NORWAY HMV takes Visund project in stride

(Below) Statoil's Sleipner West wellhead module at the HMV yard. (Right) An aerial view of HMV's yard. The floating dock in the foreground has now been sold. In winning the fiercely contested main contract for Norsk Hydro's Visund production platform recently, Haugesund Mekaniske Versted (HMV) has strengthened its reputation as one of Norway's leading offshore yards.

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(Below) Statoil's Sleipner West wellhead module at the HMV yard.


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(Right) An aerial view of HMV's yard. The floating dock in the foreground has now been sold.


In winning the fiercely contested main contract for Norsk Hydro's Visund production platform recently, Haugesund Mekaniske Versted (HMV) has strengthened its reputation as one of Norway's leading offshore yards.

Last year it delivered Statoil's Sleipner West B wellhead module and performed the inshore hookup of Hydro's Troll Oil floater. This year will see the completion of Phillips' Ekofisk 2/4-X wellhead deck and mud module, while the 2/4-J separation module is due for delivery next year.

The yard is now in the early stages of the Visund project, for which it is responsible for the EPC supply of the semisubmersible floating production platform. A part of the Ulltveit-Moe group, the yard is the leading employer in the small town of Haugesund which lies on the coast some 50 km north of Stavanger.

Originally a shipyard, it turned to offshore work in the 1970s as shipbuilding slumped and the offshore sector boomed. As contractors have moved to take greater responsibility for delivering parts of, or even whole, projects, HMV has accompanied the trend. It will itself be fabricating the drilling and process modules for the Visund project, and carrying out the final assembly and outfitting of the floater. The remainder of the work is subcontracted. GVA Consultants is responsible for the detailed design of the hull, and Maritime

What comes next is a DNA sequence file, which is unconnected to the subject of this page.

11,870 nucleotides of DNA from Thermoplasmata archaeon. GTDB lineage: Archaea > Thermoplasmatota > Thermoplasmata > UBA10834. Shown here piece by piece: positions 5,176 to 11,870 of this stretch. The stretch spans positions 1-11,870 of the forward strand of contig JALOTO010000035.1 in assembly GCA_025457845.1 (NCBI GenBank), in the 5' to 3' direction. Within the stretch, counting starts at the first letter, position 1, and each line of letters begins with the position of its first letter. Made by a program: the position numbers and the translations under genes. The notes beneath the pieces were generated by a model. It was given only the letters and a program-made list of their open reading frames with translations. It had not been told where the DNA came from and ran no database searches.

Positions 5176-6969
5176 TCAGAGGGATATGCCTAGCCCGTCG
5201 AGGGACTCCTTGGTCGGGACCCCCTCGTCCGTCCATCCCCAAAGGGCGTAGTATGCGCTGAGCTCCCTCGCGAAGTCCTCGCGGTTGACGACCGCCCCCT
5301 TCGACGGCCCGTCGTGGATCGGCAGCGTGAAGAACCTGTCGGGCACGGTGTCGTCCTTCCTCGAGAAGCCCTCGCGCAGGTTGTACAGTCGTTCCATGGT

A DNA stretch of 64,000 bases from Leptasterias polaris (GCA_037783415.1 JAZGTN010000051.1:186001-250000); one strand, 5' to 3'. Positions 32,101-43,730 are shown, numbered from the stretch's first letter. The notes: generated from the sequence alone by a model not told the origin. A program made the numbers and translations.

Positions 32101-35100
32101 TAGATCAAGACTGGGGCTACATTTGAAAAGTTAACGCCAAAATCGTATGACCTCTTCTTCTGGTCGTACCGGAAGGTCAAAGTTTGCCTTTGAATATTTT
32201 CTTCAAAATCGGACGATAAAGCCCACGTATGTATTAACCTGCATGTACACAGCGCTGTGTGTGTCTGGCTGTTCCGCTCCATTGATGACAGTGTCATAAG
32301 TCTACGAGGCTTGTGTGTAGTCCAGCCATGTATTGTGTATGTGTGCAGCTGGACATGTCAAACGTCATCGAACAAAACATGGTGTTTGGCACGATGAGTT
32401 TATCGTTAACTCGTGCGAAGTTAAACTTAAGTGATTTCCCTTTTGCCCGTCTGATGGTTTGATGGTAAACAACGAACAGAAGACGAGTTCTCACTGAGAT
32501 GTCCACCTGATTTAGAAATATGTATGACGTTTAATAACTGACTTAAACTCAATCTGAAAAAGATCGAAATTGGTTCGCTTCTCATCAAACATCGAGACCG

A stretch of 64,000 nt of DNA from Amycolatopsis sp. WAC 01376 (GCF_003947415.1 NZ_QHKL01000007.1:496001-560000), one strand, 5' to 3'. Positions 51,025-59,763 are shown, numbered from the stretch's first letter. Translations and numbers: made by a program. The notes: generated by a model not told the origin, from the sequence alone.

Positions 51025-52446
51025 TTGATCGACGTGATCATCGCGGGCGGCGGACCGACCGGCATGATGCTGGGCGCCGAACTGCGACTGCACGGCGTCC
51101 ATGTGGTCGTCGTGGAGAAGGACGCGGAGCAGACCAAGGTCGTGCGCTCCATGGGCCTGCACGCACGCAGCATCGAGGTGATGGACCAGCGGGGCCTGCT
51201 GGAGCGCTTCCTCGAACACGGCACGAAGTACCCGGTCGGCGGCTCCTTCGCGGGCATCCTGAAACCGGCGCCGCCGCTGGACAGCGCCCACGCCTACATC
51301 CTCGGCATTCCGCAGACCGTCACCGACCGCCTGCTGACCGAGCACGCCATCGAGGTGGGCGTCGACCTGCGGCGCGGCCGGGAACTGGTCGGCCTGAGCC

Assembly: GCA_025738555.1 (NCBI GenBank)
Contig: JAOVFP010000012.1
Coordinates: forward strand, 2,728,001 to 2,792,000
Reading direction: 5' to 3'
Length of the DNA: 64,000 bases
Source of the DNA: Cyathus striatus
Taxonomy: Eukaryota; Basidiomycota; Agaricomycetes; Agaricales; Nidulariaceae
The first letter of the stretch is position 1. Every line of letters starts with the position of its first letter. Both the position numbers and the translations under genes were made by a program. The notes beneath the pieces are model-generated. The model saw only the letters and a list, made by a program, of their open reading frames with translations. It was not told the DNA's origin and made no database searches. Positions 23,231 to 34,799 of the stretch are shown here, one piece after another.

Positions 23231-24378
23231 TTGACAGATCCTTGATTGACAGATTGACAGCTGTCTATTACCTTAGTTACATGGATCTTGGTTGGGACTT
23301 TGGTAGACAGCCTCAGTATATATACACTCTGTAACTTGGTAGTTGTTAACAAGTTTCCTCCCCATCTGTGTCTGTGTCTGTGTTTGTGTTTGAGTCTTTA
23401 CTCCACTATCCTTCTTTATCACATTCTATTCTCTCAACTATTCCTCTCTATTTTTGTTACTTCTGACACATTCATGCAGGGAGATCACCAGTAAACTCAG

Tentech and ABB Lummus for engineering and procurement for the topsides - these three companies participated in HMV's bid for the job.

Kvaerner was a rival bidder, but has now been subcontracted to build the hull at its Rosenberg and Egersund yards. Fabrication of the utilities/accommodation module has been subcontracted to Leirvik Sveis, according to marketing director Per Bjoern Habbestad.

For HMV, which has total responsibility for all the subcontracts, the contract involves a massive task of organization and supervision. It will win extra rewards if its performance exceeds set parameters, but faces the prospect of reduced profit or even loss if its performance is below target. However, HMV is no stranger to the Norsok-inspired trend towards structuring contracts and relationships so that clients and contractors are pulling in the same direction. Again with Maritime Tentech, it was a key player in the first partnering project on the Norwegian shelf, Statoil's Sleipner West B platform.

The partners agreed to share any overrun or underrun on the target cost, with Statoil taking a 45% share, HMV 33% and Maritime Tentech 22%. "The effect was a powerful incentive to get costs down," says Habbestad. As a result, the partners delivered the project with a saving of NKr 217.5 million, almost 25% of the NKr 894 million budget.

"We had a very good experience with the project," says Habbestad. "We cut out most of the duplication that occurs under the traditional system and organized engineering deliveries so as to accelerate fabrication." Consequently the platform was completed six weeks ahead of schedule.

In the case of the Ekofisk project, HMV won the fabrication contract for the 2/4-X deck and mud module. The 2/4-X topsides project is now being handled by an alliance between Phillips, HMV and the other contractors, Aker Offshore Partner and Hitec. The financial arrangements are structured in a similar way to those for the Sleipner B project.

The 2/4-X drilling derrick was delivered to the yard in December, and HMV was due to install the mud module and derrick on the deck in March. Delivery is due in August, after which the yard will perform the offshore hook-up. To date the project is coming along very well and is below budget, Habbestad says.

Meanwhile, as fabrication demand remains at modest levels, the yard is taking its first steps into the abandonment market. It has won its way onto the long-list of contractors for Shell's Brent Spar disposal, which it proposes to dismantle in a dry dock. For landing abandoned structures, it is considering using a facility with a deepwater dock at Averoey along the coast.

It has teamed up with Heeremac to offer a joint removal/onshore disposal capability for Esso's Odin platform abandonment, and is seeking to bid for Ekofisk abandonment work with the same partner.

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